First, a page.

Early referendum results showed that 98 percent of Iceland's 230,000 voters had voted "No" against the deal to repay the UK and Dutch governments who compensated Icesave 340,000 customers in 2008 - the outcome came as no surprise to the Reykjavik government.
"Initial figures indicate clearly that the December amendment to the Icesave legislation of August 2009 will be repealed," the government said in a statement just minutes after polling stations closed at 2200 UTC.
The online bank Icesave, run by the Icelandic bank Landsbanki, collapsed at the height of the global financial crisis in 2008.
The so-called "Icesave Bill" was passed by a wafer-thin majority in 2009. Iceland's President Olafur Grimsson then used his power of veto to block the legislation and called a national referendum.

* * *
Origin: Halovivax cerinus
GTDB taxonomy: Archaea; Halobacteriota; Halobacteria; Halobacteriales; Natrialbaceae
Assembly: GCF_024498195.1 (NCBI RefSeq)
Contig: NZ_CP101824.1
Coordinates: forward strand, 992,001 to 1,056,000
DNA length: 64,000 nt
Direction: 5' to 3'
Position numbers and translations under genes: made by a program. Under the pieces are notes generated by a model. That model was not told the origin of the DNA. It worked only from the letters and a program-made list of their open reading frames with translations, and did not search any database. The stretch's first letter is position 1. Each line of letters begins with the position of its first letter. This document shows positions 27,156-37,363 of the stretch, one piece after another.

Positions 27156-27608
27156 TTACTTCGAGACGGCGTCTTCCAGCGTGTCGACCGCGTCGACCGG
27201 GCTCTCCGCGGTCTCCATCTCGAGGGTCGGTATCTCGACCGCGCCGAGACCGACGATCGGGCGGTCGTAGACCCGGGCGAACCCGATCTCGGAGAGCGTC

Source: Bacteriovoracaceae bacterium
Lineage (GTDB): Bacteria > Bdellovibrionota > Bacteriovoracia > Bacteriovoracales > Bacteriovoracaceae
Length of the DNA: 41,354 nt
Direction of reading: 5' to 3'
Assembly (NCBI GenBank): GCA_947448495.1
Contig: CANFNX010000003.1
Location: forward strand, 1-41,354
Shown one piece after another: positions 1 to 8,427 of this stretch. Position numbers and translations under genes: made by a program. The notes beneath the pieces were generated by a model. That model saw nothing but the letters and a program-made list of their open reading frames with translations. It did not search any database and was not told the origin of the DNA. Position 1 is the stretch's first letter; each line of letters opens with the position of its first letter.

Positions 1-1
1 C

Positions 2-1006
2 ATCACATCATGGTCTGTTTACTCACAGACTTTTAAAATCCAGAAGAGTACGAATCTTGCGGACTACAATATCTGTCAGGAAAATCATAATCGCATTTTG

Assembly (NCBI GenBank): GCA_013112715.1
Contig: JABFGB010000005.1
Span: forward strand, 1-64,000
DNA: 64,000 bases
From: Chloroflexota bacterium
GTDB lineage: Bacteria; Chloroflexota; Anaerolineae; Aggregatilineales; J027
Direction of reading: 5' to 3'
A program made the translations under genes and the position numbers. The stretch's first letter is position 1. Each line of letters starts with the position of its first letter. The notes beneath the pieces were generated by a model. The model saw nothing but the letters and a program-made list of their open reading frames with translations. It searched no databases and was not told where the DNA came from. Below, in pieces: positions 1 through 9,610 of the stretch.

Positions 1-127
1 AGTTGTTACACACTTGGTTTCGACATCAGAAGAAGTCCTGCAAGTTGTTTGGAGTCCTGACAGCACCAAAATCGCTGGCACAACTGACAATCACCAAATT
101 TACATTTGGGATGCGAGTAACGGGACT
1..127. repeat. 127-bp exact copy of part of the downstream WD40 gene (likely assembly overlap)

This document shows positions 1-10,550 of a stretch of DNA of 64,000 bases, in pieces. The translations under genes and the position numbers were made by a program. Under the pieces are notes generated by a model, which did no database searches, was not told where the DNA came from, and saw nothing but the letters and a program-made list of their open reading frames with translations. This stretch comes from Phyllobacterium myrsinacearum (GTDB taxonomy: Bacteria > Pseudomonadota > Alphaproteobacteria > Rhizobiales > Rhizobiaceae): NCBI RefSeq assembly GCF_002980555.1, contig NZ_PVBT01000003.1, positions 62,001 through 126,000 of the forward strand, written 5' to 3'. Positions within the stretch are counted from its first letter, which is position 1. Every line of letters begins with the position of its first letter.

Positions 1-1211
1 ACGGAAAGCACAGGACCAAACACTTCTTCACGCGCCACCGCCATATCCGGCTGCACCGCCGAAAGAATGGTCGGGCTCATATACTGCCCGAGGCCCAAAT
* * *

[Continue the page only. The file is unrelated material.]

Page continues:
Iceland's "No" vote could hold up payment of the remaining half of a 2.1-billion dollar International Monetary Fund (IMF) rescue package. It could also have a negative impact on the Reykjavik government's bid to join the European Union and destabilize Prime Minister Johanna Sigurdardottir's leftwing government. It could also affect the country's credit rating.
"This is nothing that comes as a surprise," Sigurdardottir told public broadcaster RUV. "The result is not a shock for the government, considering the state of affairs," she added.
Ms. Sigurdaddottir has ruled out standing down as Iceland's premier and said her government would continue negotiations with Britain and the Netherlands. Last-ditch talks on Friday with representatives from the three countries failed to resolve the issue.
Editor: Tony Dunham